What is your practice regimen?
The way I practice is really pretty simple. I warm up for 15 minutes and then go through the parts of a piece that are giving me trouble vocally. For example, before an audition, I go over the approach to the high C in “Spirto Gentil.” Otherwise, my practicing is just warming up for whatever is required for that day of rehearsals.
What is your process for learning a new role?
First, I read a synopsis of the opera (preferably a detailed scene-by-scene description). I then highlight my part throughout the opera and write the page numbers of my entrances in the front of the score. Next, I translate the opera from cover to cover. Once all of the book work is done, I sit with the score and listen to a recording of the opera, after which I head to a practice room and plunk out my parts as best I can. Once I have a grasp on the parts, I take the role to a coach and work with him/her on the parts I’ve worked out and any parts that are giving me a hard time. Something that I do often, even with roles I’m learning, is listen to the opera and sing through (quietly to myself) the role. This also helps with memorization: I will play the opera and mark through it while doing other things, such as playing a video game. If I can sing through the role successfully while doing something unrelated, I know that I’m ready to put the role on its feet in rehearsals.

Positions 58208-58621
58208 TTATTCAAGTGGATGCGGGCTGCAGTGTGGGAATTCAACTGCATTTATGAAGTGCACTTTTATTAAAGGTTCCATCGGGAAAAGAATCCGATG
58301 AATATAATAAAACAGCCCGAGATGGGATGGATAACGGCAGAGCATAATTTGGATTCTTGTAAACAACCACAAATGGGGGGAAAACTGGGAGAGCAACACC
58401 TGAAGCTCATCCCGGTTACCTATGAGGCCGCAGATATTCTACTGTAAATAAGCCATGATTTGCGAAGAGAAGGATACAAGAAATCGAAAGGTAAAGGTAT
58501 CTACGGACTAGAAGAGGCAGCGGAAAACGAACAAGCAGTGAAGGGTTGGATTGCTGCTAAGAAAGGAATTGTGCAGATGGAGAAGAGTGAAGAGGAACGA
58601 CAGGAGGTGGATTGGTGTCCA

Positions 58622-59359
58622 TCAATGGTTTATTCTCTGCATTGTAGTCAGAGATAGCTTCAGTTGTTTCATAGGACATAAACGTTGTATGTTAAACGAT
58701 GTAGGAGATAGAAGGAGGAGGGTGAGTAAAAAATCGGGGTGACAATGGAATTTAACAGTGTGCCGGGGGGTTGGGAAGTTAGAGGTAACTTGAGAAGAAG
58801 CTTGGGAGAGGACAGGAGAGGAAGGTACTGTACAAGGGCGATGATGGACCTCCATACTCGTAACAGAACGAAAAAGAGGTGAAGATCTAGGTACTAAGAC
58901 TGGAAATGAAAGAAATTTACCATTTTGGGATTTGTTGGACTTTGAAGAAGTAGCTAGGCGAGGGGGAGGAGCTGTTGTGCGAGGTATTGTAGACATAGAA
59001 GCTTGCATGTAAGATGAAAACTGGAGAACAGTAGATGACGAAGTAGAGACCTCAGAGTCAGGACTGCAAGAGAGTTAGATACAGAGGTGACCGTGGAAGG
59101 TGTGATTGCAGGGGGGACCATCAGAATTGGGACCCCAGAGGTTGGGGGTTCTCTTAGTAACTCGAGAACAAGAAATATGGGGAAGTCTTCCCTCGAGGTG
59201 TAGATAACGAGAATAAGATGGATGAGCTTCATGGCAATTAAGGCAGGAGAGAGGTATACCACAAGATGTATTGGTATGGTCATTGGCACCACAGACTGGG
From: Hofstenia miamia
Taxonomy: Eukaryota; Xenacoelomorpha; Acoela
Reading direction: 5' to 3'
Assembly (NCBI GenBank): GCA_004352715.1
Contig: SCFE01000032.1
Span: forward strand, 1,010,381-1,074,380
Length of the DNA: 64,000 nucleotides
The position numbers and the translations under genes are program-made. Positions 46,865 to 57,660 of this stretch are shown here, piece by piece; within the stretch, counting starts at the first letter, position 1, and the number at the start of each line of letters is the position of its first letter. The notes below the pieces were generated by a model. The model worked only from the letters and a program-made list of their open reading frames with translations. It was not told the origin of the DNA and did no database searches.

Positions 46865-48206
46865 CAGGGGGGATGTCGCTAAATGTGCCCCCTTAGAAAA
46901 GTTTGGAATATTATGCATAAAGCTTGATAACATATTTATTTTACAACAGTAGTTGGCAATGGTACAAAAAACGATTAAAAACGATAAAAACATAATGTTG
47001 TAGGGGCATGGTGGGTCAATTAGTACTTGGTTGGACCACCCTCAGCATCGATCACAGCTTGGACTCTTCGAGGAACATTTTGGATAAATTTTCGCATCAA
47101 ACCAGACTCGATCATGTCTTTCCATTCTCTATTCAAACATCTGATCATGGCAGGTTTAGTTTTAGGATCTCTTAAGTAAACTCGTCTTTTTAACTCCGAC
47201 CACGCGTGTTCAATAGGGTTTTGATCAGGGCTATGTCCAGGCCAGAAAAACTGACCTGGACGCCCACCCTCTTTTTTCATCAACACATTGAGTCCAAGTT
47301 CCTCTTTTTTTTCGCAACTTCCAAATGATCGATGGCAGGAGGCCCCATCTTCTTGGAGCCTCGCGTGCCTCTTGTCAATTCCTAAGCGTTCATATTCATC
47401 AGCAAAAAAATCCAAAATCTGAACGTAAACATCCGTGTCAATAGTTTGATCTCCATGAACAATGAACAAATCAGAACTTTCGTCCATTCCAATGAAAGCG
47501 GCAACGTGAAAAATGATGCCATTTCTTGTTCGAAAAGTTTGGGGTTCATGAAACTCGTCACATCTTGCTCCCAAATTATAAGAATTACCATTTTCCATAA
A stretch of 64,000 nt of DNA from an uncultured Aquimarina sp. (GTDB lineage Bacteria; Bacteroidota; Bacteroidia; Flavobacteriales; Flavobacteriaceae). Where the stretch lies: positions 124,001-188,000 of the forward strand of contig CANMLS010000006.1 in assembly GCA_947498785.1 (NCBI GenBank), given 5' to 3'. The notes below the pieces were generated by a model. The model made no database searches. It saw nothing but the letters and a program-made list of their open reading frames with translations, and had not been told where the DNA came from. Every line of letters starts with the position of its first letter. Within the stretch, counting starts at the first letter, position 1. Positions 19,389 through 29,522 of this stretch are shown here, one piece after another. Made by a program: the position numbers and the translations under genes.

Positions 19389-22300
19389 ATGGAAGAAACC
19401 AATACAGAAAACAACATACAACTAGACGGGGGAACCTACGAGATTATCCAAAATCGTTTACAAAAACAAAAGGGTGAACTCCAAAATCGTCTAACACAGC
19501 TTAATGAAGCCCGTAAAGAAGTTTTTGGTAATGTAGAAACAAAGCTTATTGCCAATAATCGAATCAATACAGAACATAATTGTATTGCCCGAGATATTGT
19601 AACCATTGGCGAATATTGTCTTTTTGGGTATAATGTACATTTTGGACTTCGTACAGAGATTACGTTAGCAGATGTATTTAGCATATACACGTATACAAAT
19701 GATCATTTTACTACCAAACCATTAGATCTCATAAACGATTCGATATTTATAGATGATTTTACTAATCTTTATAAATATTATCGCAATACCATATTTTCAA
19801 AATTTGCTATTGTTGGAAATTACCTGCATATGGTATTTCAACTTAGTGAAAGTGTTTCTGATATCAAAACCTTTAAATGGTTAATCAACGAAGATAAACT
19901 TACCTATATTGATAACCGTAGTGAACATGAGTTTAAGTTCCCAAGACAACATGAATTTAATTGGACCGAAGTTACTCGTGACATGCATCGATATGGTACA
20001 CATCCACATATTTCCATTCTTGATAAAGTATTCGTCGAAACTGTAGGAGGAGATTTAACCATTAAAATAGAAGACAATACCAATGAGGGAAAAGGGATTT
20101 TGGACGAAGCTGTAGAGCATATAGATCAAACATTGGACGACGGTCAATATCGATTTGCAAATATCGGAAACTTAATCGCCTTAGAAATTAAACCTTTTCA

What steps do you take to develop a character?
When developing a character, I take a very personal look at the character to see what he’s going through over the course of the opera. I try to envision how I would react to these things and how they would make me feel. Often times, my ideas will change throughout the rehearsal process since actually seeing the other characters and their acting choices directly will affect how my character will react to a particular circumstance.
What do you see as the next step in your career? How do you plan to get there?
The next step in my career is being done with the young artist phase. I am open to whatever happens at that point. I will be done with the Lyric Opera Program in the spring of 2012, and I have a few gigs lined up that I am very much looking forward to. I would love to get out to Europe and take some auditions and get to traveling as much as possible!
To wrap things up, let’s talk about the future of opera. People are continuing to question its survival in today’s society. Do you have similar concerns?
In truth, I don’t think opera will have trouble surviving. I definitely think it will go through changes in the process, but it will survive. When 16,000 people show up to a free outdoor concert in Chicago and the baseball park in San Francisco is packed for a live broadcast of Lucia, I can’t help but feel very hopeful about the future of opera.
Photo: Deborah Gray Mitchell